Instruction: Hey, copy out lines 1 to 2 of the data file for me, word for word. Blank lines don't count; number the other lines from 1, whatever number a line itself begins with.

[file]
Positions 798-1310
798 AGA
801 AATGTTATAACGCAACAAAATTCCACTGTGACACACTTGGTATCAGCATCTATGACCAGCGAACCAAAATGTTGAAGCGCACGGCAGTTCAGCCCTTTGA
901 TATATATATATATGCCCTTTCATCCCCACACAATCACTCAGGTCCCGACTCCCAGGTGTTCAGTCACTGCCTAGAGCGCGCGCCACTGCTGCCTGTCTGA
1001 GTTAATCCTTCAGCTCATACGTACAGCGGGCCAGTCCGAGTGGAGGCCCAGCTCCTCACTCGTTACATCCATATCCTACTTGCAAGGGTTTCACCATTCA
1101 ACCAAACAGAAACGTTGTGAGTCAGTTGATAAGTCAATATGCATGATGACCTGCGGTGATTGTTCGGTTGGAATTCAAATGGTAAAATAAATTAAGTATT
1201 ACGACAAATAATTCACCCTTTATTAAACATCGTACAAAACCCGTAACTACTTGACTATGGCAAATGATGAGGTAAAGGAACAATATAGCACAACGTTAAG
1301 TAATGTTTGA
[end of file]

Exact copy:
Positions 798-1310
798 AGA